European Eutelsat and the British satellite telecoms operator Arqiva have stopped broadcasting through their satellites the signal for 19 Iranian TV and radio stations. The decision was made on October 15 right after the EU approved the new set of economic sanctions against Teheran.
The measures introduced by the Europeans fit well into the framework of the information war between the West and the Islamic republic. In the past, however, it was Iran who was blamed for limiting the spread of information as it reportedly jammed the signal of several Western broadcasters. But the fact that Europe, who prides itself on its freedom rights, is introducing similar measures is something new.
In any event, the broadcasting tension around the Islamic Republic is growing and one has to admit that the information cold war between Iran and its opponents is reaching its peak.
And it is a very worrisome fact. Here is the opinion of Vladimir Yevseev, a military expert and the head of the Russian Center for Social and Political Studies:
“It is no secret that the escalation of propaganda and counter-propaganda as well as increased activity of psychological pressure on the potential enemy can be a sign of preparation for actual military action. That is the way it happened in the XX century and the way it will be in the XXI century. Let's recall the beginning of World War II. The authorities of the opposing sides took away radio sets from their population, created all sorts of shields against the enemy's propaganda by jamming the enemy's radio broadcasting by technical means. The ideological leadership of potential opponents directly prepared their nations for a victorious war, while the opponent's population for moral degradation and losses.”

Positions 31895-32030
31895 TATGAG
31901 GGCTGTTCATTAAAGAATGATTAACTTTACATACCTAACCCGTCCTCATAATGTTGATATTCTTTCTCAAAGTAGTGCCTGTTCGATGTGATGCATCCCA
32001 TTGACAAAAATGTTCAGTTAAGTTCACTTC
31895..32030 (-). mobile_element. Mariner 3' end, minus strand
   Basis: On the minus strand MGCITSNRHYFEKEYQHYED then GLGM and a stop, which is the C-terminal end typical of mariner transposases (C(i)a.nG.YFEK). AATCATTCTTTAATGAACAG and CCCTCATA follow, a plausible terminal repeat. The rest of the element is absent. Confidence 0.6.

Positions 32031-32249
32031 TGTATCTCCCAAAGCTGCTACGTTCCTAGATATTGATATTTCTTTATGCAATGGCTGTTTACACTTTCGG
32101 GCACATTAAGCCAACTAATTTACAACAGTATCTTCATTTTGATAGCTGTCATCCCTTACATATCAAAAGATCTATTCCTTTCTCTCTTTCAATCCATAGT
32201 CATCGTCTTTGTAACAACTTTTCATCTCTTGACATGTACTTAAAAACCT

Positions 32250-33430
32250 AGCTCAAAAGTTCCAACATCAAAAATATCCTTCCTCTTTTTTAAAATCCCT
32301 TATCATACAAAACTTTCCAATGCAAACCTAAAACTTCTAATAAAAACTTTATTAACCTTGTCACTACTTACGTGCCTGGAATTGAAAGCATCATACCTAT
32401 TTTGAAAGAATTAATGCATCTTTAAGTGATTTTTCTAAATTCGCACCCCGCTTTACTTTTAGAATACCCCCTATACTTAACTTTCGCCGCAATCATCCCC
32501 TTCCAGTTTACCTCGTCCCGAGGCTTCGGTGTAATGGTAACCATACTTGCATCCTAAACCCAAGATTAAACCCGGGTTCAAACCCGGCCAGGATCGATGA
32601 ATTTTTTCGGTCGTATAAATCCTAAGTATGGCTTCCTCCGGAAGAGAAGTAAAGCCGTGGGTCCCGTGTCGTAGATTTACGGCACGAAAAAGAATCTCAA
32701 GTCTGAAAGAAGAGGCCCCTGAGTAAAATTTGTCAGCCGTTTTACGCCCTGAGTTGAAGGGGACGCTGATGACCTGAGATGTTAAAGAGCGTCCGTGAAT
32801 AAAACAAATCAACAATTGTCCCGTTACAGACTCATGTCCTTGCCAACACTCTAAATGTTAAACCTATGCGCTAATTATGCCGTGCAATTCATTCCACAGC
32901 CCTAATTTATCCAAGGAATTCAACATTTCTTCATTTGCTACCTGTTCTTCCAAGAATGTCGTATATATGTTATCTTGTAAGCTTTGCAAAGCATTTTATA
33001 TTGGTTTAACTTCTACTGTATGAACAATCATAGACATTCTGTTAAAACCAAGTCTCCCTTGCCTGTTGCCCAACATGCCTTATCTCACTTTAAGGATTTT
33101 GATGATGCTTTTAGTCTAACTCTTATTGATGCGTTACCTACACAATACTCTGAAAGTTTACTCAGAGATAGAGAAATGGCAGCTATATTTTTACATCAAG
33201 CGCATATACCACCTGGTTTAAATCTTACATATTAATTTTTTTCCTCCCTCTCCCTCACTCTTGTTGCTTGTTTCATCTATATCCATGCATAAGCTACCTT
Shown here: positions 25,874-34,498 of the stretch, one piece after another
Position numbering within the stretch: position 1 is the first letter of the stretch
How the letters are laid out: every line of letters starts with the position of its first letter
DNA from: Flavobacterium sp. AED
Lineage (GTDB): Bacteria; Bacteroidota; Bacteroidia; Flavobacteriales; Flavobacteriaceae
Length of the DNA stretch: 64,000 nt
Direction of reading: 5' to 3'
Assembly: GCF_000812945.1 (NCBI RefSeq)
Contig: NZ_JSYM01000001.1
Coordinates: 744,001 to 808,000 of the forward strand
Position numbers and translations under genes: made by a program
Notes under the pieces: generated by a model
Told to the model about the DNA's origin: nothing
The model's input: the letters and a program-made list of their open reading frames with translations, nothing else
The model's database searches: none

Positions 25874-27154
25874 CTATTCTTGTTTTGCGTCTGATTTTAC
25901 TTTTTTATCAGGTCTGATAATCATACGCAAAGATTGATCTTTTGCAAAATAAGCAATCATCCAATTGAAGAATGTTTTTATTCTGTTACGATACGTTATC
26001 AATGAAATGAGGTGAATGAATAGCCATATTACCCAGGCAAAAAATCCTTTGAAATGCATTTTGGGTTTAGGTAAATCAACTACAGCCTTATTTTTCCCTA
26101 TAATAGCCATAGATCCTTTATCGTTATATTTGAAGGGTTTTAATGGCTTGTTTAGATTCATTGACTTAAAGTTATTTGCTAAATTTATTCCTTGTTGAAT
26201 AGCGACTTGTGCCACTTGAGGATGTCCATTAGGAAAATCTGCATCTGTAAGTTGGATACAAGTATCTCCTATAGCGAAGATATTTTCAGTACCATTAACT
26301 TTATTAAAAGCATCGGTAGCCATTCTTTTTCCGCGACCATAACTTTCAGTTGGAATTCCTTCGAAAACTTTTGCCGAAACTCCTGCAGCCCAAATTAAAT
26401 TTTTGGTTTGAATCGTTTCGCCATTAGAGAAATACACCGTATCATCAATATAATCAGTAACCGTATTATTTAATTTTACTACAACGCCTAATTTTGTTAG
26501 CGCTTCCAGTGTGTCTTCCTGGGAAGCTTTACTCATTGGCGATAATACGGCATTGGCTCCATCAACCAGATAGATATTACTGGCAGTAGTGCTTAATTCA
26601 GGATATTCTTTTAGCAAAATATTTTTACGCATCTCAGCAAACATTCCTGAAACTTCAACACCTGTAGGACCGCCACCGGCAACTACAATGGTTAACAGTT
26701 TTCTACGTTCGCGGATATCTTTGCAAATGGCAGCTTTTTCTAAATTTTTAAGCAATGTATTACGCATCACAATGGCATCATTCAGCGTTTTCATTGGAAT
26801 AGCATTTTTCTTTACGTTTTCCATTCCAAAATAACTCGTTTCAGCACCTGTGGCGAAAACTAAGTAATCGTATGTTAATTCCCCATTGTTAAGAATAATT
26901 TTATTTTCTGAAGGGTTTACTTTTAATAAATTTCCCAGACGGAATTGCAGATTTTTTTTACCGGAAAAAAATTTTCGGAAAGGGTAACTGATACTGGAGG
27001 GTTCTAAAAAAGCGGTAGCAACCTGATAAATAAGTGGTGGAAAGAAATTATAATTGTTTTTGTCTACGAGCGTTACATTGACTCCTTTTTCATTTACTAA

Similar events took place after World War II. We can recall the Cuban missile crisis around Cuba in 1962, which brought the world to the brink of nuclear catastrophe. Back then both in the Soviet Union and in America the mass media did their best to blame the potential opponent for all sins. One could conclude that they can substitute the term opponent with a more direct word “enemy”. Fortunately, back in 1962 reason prevailed both in Moscow and in Washington.
A similar situation, but on the regional and not global level, is currently taking place around Iran. And it is hard to get rid of the impression that the world is on the brink of yet another crisis, which has yet to be named. Crises have one thing in common – they get named after they break out. One has to hope that we can still avoid the appearance of a potential Hormuz crisis, or a crisis with a similar name.
(Source : Voice of Russia)